If the seat post isn’t attached already, do this first. That way you can hold the bike in a workstand. Attaching a dropper post and cable can be the trickiest part of final assembly, but don’t stress — you can do this!

Add a bit of grease to the threads on your thru axle before attaching the front wheel if it doesn’t already have grease. Most bikes ship with a plastic shim between the brake pads so take this out before you slide the wheel into place.

Remove the stem bolts and face plate, noting that stem bolts may be hex or Torx. I’ve stripped Torx-head stem bolts in the past because I was in a rush and just assumed they were hex. Center the bars and make sure your hoses and cables aren’t twisted. Don’t worry about rotating the bars into the final position yet; just find a neutral position using the alignment marks and you can make adjustments in the final step. Double check that your fork is facing forward.

Next, inspect the tires. Some bikes ship with tubes even though the rims and tires are tubeless-ready. You’ll generally need to let the air out of the tire and pop the bead off the rim to see if there’s a tube inside. Once the wheels are configured the way you want them — tubed or -less — inflate to your preferred tire pressure.

Finally, install your pedals. Some bikes come with cheap plastic ones so you’ll probably want to use your own. Remember that the left pedal is reverse threaded so if a pedal isn’t going on smoothly, don’t force it; otherwise you may damage the cranks.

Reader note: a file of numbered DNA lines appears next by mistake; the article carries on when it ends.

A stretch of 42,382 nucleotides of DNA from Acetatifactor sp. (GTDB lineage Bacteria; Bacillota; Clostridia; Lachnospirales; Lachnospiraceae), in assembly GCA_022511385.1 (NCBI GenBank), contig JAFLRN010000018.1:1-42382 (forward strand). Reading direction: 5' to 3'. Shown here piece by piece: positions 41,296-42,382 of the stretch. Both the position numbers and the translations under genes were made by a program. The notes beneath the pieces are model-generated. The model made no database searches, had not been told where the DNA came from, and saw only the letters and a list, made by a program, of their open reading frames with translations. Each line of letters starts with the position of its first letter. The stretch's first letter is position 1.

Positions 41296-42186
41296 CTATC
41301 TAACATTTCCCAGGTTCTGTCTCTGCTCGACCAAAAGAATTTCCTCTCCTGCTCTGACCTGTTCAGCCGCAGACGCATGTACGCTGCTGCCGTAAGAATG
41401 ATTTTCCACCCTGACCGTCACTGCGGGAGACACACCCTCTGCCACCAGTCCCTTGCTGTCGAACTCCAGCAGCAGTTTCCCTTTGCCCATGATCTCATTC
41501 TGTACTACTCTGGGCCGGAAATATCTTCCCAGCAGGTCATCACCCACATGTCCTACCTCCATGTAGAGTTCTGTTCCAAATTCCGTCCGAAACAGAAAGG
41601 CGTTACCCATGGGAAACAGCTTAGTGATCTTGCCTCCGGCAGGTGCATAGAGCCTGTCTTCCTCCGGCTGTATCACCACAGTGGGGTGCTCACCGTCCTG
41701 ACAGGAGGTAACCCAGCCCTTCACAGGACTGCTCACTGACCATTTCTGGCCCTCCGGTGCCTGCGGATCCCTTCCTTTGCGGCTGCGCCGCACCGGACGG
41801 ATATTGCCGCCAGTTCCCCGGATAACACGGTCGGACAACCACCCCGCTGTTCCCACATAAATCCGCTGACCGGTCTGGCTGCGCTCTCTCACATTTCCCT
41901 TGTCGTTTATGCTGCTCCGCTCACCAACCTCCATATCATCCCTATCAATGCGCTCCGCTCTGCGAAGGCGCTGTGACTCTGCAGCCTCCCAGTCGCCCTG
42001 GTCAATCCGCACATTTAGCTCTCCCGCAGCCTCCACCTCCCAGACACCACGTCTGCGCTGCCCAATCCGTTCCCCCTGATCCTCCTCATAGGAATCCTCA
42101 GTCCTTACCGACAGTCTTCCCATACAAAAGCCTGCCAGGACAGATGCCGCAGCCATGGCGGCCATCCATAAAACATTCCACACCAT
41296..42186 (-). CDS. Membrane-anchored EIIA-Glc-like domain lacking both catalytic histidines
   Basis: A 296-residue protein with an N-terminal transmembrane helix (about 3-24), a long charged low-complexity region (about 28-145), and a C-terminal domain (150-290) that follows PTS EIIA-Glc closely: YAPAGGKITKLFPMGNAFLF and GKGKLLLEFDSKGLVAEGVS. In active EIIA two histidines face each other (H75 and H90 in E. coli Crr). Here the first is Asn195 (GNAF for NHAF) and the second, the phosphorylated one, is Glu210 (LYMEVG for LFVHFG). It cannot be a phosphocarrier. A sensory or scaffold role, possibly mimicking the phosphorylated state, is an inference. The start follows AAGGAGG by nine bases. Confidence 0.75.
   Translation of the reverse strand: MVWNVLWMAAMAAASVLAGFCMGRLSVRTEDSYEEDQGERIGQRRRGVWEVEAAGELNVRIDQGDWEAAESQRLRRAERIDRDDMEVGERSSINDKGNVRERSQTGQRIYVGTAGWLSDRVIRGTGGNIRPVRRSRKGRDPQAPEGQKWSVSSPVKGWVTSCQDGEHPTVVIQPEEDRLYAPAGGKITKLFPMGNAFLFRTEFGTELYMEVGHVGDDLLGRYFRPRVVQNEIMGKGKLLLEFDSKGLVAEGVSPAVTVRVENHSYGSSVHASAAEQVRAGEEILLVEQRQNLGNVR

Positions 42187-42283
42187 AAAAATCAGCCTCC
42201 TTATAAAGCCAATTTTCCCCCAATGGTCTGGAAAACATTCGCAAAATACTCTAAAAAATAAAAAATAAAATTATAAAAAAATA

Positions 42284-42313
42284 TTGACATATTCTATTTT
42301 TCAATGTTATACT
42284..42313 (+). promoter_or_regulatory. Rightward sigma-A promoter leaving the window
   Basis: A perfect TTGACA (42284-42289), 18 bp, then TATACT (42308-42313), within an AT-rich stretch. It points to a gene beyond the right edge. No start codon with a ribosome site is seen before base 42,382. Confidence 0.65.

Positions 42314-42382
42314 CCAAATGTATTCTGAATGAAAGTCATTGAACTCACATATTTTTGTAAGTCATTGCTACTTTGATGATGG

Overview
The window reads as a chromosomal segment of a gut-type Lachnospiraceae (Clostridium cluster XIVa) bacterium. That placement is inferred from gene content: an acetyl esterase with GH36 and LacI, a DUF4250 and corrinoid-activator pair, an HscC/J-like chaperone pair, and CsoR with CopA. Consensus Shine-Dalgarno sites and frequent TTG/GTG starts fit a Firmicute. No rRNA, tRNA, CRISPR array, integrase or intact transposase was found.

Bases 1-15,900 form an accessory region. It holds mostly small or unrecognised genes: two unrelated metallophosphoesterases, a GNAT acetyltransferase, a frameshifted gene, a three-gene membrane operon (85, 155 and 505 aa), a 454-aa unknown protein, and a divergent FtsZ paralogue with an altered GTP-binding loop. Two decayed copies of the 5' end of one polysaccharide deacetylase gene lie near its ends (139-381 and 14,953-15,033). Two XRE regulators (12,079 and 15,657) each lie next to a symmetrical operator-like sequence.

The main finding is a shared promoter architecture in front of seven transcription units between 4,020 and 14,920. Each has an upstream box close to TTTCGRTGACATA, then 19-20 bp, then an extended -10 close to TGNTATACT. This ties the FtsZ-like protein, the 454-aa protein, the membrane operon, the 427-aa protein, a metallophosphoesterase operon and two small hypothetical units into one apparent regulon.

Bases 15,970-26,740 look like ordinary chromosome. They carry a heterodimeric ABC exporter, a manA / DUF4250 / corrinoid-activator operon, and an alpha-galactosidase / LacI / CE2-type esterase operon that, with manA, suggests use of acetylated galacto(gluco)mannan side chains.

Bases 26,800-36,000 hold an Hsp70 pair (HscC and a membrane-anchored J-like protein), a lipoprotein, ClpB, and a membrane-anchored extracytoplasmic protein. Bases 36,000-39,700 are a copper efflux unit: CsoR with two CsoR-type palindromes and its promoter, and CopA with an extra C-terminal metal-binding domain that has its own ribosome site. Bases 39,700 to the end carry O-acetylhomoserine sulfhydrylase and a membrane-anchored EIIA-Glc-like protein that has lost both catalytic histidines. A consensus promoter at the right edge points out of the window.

Congratulations, you have a complete bike! Do a quick check to make sure the cranks spin the wheels and that the brakes and shifters work. Drop the bike on the floor for a one-second bolt check.

Throw your leg over the bike and check the standover height. A correctly sized bike will offer at least an inch of space between your crotch and the top tube. Now hop on the bike and roll around your driveway to confirm everything is in place.

Optional disassembly

Bikes are generally required to ship with reflectors, though most mountain bikers will end up removing them. A flathead screwdriver can be used to remove spoke reflectors without damaging the reflector or the spokes. Just as with the packing material, I toss these in the box just in case.

It’s also common to ditch the “pie plate,” the clear plastic guard that sits between the cassette and rear wheel spokes. It’s best to remove the cassette to get at the plate but if you don’t have the proper tools, use tin snips to cut the plate into a couple pieces and slide them off the spokes.

Adjust the seat height and set sag

A good approximation for seat height places the saddle parallel with the top of your hip. Check out these tips for setting bike seat height to dial it in correctly. Assuming your bike has a dropper post with internal routing (and it should!), you’ll need to push or pull slack in the cable and housing so it’s not overly stretched or conversely, bunched. Otherwise the dropper won’t work properly.